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The Future of Coal Combustion Products in Concrete, Part 2 of 2 (ACI Spring 2021 Convention, Virtual Sessions) As the United States energy sector has shifted from coal combustion toward natural gas and other renewable energy sources, the availability of fly ash has varied, leading to increased interest in the identification of alternative sources of supplementary cementitious materials (SCMs). One promising option is the utilization of previously ponded or “reclaimed” coal combustion residuals, including reclaimed fly ash. This study examines thirteen reclaimed coal ash samples for compliance with the ASTM C618 standard. These results indicate that many reclaimed ashes retain pozzolanicity, as measured through strength activity index (SAI), with nine of the thirteen ashes passing SAI requirements. Despite this, six of the thirteen samples did not meet ASTM C618 requirements, including exceeding limits on loss on ignition and particle size. For those ashes that did not meet SAI requirements, a novel and low-cost beneficiation process through chemi-mechanical grinding was examined. Processed ashes showed increases in the amorphous content by 5-36%.

Upcoming Presentation

October 18 - 24

A Reinforced Concrete Bridge Pier Strengthened with HPFRC Jacketing
by Giovanni Plizzari, University of Brescia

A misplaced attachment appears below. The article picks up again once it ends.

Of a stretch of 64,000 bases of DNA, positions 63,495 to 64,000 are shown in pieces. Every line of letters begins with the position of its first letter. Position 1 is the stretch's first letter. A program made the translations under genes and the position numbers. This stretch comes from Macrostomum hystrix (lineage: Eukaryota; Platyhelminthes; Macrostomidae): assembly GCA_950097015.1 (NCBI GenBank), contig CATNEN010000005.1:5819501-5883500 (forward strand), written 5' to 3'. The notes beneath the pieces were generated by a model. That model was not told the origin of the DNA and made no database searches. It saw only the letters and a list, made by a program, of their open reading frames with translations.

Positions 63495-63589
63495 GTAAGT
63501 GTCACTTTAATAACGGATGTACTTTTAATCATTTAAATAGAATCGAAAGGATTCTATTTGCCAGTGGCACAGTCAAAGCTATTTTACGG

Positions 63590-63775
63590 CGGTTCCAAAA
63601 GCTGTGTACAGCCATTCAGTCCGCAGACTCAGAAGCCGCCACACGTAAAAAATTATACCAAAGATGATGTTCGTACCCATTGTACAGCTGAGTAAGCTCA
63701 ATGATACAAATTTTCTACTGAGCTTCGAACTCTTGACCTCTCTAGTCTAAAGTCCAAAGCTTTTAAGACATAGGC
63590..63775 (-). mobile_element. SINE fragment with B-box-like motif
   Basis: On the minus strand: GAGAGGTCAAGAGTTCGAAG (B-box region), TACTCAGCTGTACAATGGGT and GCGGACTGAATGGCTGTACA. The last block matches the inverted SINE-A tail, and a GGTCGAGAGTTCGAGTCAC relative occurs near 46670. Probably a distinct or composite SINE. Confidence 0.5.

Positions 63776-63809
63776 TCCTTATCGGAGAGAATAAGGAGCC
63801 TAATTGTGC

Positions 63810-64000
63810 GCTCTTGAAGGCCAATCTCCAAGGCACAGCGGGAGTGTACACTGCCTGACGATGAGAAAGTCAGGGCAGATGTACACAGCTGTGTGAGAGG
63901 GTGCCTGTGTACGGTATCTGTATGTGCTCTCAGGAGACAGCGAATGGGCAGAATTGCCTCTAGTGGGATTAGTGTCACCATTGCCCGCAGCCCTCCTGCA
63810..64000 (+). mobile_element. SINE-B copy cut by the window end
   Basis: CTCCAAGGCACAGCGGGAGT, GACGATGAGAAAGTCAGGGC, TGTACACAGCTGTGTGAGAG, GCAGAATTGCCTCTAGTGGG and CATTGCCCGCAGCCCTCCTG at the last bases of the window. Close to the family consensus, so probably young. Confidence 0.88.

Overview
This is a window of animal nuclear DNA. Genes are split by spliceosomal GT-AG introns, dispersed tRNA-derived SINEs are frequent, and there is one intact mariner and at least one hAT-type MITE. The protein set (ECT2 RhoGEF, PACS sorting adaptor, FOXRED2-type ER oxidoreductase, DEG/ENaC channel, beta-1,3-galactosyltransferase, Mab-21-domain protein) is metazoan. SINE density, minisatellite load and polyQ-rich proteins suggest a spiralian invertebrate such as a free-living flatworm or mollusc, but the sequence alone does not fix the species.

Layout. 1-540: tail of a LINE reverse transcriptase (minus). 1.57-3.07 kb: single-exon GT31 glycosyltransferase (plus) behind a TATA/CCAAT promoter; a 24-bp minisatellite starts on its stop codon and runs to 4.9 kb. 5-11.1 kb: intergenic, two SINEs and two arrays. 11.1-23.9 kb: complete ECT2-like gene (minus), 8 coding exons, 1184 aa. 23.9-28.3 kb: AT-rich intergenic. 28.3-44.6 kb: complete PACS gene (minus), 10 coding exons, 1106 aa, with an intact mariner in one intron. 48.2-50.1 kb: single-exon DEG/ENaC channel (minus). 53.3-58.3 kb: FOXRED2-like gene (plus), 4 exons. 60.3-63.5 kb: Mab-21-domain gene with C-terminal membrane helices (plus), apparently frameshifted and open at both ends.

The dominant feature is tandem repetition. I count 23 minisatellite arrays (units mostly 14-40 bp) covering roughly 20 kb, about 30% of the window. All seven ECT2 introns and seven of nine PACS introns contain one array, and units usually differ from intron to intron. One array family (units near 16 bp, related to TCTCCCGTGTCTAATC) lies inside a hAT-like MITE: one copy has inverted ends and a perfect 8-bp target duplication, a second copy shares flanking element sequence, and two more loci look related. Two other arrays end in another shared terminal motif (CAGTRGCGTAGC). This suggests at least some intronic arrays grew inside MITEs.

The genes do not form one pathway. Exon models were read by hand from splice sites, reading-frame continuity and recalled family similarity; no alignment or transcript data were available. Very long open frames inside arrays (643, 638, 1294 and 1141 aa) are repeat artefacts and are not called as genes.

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UHPC – Innovations in Practical Applications (ACI Spring 2021 Convention, Virtual Sessions) As a consequence of material degradation, increasing traffic loads and seismic actions, a large number of existing reinforced concrete bridges are no longer safe and may represent a risk for human lives and for the robustness of the road network. Many of these bridges cannot be easily replaced given the cost of demolition and rebuilding in addition to the social costs for traffic interruption. As an alternative to replacement of the entire structure, service life of a bridge can be extended by adopting reliable strengthening techniques. Among these, High Performance Fiber Reinforced Concrete (HPFRC) jacketing was experimentally investigated in this research work. The pier was subjected to cyclic horizontal loads, both before and after strengthening, up to failure. Experimental results show that the HPFRC jacketing remarkably increased the flexural capacity of the pier, maintaining a significant post-peak residual strength. The jacketing also enhanced the structural response in terms of crack control and ultimate deformation.

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